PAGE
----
Prostate cancer “grows new nerves”

A press release from Baylor College of Medicine in Houston has announced that prostate cancer is associated with the development of new nerves, and that in fact the growth of such new nerves and axons may be particularly associated with aggressive forms of prostate cancer.

The press release discusses a paper by Ayala et al. published today in Clinical Cancer Research.

It has been believed for some years that “perineural invasion,” in which prostate cancer is specifically found within the nerves within and near to the prostate, is associated with more aggressive development of prostate cancer. However, it now appears as though perineural invasion may be a direct consequence of certain types of prostate cancer, rather than just an incidental consequence of the prostate cancer developing close to the nerves.

According to Dr. Gustavo Ayala, the team that made this discovery has also shown that it may be possible to regulate the growth of new nerves and axons by inhibiting the production of a protein called semaphorin 4F. Semaphorins are molecules that regulate nerve growth and direction. They are generally active only during the human growth phase, and disappear in adults, but semaphorin 4F is active in wound repair. When prostate cancer cells overproduce semaphorin 4F, new nerves result. Inhibition of semaphorin 4F prevents the growth of new nerves.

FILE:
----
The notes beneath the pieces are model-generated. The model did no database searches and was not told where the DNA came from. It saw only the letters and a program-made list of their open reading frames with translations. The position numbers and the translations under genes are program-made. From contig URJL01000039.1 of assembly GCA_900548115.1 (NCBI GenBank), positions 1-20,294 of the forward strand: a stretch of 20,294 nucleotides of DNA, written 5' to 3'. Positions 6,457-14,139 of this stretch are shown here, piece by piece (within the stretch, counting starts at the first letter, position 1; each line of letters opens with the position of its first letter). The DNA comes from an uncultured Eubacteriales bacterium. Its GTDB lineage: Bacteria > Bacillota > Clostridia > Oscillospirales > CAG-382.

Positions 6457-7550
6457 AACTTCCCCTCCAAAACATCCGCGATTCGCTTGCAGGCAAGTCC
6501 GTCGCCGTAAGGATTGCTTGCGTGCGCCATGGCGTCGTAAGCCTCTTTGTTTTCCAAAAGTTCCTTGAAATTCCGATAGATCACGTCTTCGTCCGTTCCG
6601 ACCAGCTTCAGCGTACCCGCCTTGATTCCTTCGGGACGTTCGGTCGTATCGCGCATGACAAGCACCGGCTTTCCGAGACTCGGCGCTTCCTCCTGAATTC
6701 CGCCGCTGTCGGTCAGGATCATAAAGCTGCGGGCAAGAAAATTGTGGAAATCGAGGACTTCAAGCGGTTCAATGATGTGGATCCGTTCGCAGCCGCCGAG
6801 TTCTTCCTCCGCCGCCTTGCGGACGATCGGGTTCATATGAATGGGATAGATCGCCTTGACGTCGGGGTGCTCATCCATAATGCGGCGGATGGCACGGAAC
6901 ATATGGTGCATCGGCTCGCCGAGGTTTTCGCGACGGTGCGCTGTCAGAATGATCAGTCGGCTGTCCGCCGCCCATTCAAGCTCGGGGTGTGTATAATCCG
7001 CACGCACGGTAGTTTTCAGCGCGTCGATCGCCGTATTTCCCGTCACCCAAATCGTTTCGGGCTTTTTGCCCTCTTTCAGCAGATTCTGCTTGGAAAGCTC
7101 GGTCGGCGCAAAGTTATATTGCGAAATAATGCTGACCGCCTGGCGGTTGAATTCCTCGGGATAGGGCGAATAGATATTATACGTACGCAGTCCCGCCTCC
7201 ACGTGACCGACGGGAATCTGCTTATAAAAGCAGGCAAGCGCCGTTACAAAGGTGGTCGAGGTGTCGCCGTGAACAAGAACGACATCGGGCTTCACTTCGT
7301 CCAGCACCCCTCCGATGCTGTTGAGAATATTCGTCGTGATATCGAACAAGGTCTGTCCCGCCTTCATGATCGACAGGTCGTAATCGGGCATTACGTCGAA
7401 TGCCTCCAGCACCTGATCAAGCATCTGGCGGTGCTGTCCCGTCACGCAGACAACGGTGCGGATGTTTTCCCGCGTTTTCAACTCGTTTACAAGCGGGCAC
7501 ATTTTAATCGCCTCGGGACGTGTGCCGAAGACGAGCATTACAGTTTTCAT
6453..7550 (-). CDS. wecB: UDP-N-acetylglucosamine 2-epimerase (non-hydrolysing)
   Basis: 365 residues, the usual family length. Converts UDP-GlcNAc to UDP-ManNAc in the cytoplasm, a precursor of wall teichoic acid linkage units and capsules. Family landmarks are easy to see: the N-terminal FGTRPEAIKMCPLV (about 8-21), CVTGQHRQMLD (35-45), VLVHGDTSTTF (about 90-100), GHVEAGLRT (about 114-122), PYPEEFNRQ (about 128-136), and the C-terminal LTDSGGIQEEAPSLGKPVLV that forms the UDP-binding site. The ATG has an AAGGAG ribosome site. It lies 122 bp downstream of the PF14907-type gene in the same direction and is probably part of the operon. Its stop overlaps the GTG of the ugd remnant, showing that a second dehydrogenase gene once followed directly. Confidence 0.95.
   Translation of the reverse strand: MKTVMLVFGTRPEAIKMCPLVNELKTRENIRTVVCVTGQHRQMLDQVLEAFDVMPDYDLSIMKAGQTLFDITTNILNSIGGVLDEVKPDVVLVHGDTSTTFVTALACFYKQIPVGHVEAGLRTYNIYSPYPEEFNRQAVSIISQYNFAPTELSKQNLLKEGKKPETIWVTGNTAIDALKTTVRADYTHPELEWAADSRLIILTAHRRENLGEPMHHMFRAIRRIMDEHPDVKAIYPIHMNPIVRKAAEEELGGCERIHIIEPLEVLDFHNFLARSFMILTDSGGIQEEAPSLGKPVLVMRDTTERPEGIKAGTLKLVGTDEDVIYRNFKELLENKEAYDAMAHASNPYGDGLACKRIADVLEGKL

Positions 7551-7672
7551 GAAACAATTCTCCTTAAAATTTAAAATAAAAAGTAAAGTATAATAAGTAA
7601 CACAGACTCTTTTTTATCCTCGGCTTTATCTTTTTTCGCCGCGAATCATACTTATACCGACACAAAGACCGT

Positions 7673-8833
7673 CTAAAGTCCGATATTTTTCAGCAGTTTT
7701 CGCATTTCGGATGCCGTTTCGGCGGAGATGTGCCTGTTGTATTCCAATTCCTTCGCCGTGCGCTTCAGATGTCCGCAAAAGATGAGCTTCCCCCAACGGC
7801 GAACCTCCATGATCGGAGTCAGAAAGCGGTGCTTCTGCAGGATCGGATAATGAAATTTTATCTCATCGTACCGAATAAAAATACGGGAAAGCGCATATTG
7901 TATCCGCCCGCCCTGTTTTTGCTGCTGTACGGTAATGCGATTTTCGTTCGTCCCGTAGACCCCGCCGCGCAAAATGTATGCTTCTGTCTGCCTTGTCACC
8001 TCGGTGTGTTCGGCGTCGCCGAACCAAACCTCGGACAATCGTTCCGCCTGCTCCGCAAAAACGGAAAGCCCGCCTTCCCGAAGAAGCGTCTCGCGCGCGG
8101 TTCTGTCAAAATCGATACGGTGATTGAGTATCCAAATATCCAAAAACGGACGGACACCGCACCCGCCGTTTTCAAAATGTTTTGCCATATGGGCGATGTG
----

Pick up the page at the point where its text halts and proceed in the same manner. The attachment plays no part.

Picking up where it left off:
The significance of this finding is not yet fully understood, and it may take some time to understand whether the releationship between prostate cancer and nerve development is important for a small subset of prostate cancer patients or is in fact one of the underlying mechanisms that drives early tumor development and metastasis in many forms of solid tumor.

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